Police Violence In AMERICA
Police Violence In America: Six Years After Ferguson, George Floyd’s Killing Shows Little Has Changed After the African American teenager Michael Brown was shot dead by a white police officer in Ferguson, Missouri in August 2014, the epidemic of police violence against people of color in the US captured national and global attention, for a time.
” Floyd, 46, died under the knee of a white police officer as he struggled to echo Garner’s words: “I can’t breathe.”
The killing came even as the country struggled to come to grips with the murder of Ahmaud Arbery, in Georgia, and a medical technician, Breonna Taylor.
“The experience is one that threatens to shrink our whole world, because in every direction we turn there is the potential for instantaneous and unexpected danger and or death.”
Black people must continue to contend with another threat: police violence.
In cities across the nation, black people were targeted by police forces, arrested at higher rates than their white counterparts and, in Southern states, trapped in a system that mirrored slavery.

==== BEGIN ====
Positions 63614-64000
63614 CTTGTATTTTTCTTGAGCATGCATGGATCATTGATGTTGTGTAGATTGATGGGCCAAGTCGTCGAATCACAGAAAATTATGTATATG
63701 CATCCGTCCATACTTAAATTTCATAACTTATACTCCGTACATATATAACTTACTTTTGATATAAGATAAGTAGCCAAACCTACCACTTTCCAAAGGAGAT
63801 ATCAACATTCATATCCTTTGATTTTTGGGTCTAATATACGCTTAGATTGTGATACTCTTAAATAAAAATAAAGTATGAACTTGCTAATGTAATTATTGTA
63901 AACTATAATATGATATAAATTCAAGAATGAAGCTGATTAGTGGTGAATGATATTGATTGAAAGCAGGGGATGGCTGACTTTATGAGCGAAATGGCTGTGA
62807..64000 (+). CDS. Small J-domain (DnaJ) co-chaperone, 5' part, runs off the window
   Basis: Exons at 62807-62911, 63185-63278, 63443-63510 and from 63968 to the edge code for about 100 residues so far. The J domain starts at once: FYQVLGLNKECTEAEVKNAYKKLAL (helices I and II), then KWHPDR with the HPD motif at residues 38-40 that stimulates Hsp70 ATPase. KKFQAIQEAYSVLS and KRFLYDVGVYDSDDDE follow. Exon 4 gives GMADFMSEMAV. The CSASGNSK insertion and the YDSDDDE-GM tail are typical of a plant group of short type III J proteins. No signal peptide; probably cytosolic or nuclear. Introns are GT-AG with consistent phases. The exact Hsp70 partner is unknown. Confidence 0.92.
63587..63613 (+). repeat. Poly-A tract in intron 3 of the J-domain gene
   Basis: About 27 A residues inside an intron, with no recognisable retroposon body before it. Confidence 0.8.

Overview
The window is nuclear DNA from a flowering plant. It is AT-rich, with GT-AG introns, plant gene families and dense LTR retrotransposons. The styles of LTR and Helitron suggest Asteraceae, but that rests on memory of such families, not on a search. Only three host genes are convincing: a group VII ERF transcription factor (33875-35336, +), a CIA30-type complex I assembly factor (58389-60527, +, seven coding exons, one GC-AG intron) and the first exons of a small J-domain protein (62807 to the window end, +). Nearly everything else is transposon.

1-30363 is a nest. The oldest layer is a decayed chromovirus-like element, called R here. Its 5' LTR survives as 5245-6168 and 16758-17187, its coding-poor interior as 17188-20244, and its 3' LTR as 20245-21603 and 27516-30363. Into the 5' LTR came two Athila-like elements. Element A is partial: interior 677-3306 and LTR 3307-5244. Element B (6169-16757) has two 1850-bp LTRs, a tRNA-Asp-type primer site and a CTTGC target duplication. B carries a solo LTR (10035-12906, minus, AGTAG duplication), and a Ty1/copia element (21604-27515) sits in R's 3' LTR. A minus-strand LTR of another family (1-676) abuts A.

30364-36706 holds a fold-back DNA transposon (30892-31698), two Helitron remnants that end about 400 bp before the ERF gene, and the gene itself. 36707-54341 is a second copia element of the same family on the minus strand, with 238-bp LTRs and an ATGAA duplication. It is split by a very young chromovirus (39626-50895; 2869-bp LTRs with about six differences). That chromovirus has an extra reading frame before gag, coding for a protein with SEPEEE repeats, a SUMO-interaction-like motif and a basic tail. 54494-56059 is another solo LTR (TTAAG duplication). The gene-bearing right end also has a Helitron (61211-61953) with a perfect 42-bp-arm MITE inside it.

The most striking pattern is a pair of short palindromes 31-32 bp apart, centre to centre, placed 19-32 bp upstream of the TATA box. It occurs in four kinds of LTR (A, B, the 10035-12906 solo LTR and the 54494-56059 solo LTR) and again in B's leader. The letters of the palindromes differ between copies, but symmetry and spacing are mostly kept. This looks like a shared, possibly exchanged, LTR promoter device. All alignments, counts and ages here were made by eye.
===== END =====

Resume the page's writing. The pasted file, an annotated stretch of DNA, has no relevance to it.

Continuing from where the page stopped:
“He has no vote, the police are brutal in their attacks.
High-profile police cases —
- Michael Stewart (1983),
- Eleanor Bumpurs (1984),
- Michael Griffith (1986),
- Edmund Perry (1985),
- Yvonne Smallwood (1987),
- Abner Louima (1997) and
- Amadou Diallo (1999) —
- to the violent police beating of Rodney King in Los Angeles in 1991, the roots of American policing are tied to structural racism.
Black people are far more likely to be arrested and fatally shot by police than their white counterparts — and police officers are rarely charged with killing unarmed black people.
The recent uprisings in Minneapolis have brought to the surface the persistence of police violence in black communities — and the urgent need for state and federal policies that would protect black citizens and ensure that police officers are criminally prosecuted and punished.